Battle on the Bayou: The fight over fracking comes to south Louisiana
by Cassady Sharp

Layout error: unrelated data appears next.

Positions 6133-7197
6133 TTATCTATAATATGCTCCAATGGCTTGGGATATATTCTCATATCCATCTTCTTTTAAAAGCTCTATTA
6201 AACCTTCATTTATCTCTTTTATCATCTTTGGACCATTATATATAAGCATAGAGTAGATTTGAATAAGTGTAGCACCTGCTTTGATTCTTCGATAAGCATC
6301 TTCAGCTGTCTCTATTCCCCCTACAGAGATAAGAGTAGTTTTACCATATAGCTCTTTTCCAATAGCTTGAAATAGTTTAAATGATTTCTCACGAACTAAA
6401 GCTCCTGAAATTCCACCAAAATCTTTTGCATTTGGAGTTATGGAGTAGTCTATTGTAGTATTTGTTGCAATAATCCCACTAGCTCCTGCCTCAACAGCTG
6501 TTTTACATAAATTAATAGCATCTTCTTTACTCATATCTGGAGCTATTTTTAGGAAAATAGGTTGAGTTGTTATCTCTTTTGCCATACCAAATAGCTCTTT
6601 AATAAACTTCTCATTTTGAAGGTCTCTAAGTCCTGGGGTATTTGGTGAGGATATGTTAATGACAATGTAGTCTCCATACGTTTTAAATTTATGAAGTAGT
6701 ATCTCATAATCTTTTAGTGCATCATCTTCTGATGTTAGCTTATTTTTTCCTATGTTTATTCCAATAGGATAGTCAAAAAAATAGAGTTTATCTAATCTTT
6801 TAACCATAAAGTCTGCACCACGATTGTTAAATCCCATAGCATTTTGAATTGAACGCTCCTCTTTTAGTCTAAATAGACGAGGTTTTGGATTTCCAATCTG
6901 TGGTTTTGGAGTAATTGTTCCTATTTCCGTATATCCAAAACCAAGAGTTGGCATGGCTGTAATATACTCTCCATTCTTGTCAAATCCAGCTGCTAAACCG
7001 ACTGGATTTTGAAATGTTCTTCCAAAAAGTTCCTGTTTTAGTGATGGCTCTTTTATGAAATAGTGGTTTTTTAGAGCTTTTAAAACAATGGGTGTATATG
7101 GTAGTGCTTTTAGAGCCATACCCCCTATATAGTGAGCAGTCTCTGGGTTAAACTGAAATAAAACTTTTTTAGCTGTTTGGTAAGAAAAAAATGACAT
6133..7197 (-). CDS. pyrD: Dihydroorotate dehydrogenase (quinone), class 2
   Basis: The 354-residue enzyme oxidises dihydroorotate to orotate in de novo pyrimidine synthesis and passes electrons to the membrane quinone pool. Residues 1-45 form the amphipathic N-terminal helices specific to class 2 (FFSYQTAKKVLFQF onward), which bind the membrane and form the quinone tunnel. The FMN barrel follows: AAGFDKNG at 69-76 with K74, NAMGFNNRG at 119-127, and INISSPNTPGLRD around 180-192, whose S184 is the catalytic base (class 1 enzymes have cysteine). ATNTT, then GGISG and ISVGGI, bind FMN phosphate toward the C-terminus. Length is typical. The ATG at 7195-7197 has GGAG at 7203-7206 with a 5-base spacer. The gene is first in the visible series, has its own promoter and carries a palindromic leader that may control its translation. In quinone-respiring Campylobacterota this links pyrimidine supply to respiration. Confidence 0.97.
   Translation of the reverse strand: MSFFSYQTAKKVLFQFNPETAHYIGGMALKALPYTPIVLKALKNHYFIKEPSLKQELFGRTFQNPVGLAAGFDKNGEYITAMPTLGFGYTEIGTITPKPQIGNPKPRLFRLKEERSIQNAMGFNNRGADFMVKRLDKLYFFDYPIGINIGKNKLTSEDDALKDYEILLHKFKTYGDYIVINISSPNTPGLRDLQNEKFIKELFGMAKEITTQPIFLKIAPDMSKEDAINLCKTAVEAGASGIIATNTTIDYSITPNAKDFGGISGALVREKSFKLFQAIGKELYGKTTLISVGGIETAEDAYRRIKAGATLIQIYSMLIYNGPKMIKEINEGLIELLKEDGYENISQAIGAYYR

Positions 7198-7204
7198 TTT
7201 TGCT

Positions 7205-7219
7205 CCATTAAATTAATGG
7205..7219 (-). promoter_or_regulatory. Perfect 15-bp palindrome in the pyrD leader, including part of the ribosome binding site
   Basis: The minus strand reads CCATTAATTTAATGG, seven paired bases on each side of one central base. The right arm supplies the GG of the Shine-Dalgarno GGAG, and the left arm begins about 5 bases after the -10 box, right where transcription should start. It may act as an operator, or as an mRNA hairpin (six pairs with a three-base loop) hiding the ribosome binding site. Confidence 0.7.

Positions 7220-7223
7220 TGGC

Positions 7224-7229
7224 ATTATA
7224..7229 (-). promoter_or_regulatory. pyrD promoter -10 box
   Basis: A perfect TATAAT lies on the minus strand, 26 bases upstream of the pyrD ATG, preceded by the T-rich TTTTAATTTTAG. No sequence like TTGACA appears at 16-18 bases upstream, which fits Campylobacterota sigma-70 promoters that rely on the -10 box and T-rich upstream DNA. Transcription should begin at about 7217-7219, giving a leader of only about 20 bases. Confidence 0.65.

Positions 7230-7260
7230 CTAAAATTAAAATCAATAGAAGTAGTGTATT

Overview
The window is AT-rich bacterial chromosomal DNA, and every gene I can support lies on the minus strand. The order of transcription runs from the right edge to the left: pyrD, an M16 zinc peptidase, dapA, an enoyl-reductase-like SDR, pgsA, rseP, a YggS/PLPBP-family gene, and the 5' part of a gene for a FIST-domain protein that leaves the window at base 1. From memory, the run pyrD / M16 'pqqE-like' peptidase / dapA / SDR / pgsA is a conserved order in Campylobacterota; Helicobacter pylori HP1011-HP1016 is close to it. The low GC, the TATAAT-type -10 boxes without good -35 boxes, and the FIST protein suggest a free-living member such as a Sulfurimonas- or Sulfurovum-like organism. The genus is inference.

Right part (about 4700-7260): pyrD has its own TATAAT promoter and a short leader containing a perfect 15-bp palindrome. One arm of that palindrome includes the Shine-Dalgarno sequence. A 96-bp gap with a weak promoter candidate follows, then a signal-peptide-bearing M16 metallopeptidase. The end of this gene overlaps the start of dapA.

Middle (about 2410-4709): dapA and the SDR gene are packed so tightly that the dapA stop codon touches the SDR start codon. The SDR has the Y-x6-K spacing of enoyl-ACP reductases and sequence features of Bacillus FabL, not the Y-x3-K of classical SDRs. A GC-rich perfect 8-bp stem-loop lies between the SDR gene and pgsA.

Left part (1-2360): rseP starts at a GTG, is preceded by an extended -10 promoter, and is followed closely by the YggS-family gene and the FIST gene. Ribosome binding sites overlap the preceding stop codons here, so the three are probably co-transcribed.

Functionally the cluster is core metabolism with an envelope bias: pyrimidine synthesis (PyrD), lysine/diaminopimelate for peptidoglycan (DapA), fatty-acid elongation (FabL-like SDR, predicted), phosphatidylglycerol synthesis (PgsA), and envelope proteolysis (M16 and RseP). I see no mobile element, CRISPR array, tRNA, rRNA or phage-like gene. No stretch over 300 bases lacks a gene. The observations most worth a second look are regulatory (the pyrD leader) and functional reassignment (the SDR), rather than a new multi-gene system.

Authored byDr. Stephanie Houston Grey, Associate Professor at Louisiana State University To many Louisianans, St. Tammany Parish, on the north shore of Lake Pontchartrain above New Orleans, is the ultimate home of the states Republican establishment, a suburban community of subdivisions and SUV ownerswho voted for John McCain, then Mitt Romney, and helped place Presidential hopeful Bobbie Jindal in the governorship. St. Tammany has also been friendly territory for the oil and gas industry, where companies led by Chevron established offices and headquarters after Katrina, lured out of New Orleans by the promise of a flood-free topology and welcoming populace. But this image has always been too simple to capture St. Tammany. Progressives, aging hippies, young hipsters and the socially mobile have also flocked to the areas laidback but cosmopolitan vibe and natural beauty. The environmentis at the heart of the Parishs identity, and has been both its economic engine and spiritual solace. New Orleanians long journeyed here to escape heat and disease and bathe in St. Tammanys legendary waters. Parish under frack attack [caption id="attachment_19723" align="alignright" width="300"] An example of fracked water in Pennsylvania.[/caption] When news broke of a fracking oil and gas extraction project proposed for St. Tammany earlier this year, residents were shocked. While Louisiana is a leader in oil and gas production, there hadnt been an operating well in St. Tammany for 30 years. Oil and gas, the old timers said, was far beneath the surface, at depths too great for the industry to bother with--until now. St. Tammany is at the edge of the geological formation known as the Tuscaloosa Marine Shale, an emerging oil and gas play that appears to be next in line for major production in the land-based drilling boom. While northwest Louisiana has seen the development of the Haynesville Shale, other parts of the country from the Northeast to the Mountain West have seen the sudden emergence of an extraction industry all around them. To St. Tammany residents, the idea that their Parish might be fracked sank in, residents fears focused on the Parishs aquifer. While the EPA defines as single source any aquifer providing at least 60 percent of the potable water to an area, the aquifer in St. Tammany is, literally, a single source. All of the Parishs water--100 percent of both city water and rural wellsis drawn from this aquifer. Further, the aquifer in St. Tammany is part of the Southern Hills aquifer system, stretching all the way from Jackson, Mississippi to Baton Rouge, Louisiana,which provides water to more than 1 million people. St. Tammany is also a place of marshes and wooded wetlands, home to six of the waterways in the states scenic rivers program, the most of any Parish. Among these are the Tchefuncte River, Cane Bayou, and the spectacular, nearly pristine, Pearl River along the Mississippi border, which traverse gorgeous and fecund wetlands. The Louisiana commonly imagined, replete with swamps, birds, alligators and fish, thrives still in St. Tammany. Residents fight back The threat of frack water and toxic chemicals from sources ranging from loss of containment on drill strings to stormwater runoff from open waste pondsimagine frack wastes scattered by a hurricane has stirred residents to a surprising and persistent resistance. Beginning with packed public meetings in historical towns, the opposition has included protests in front of drilling company offices and the drill sites land owner. Wilma Subra, achemist from Louisiana and McArthur Foundation Genius Award recipient, has presented to communities regarding the environmental and health impacts of oil and gas exploration. The community resistance has also held promotional events including bike rides and a free concert, Frackstock.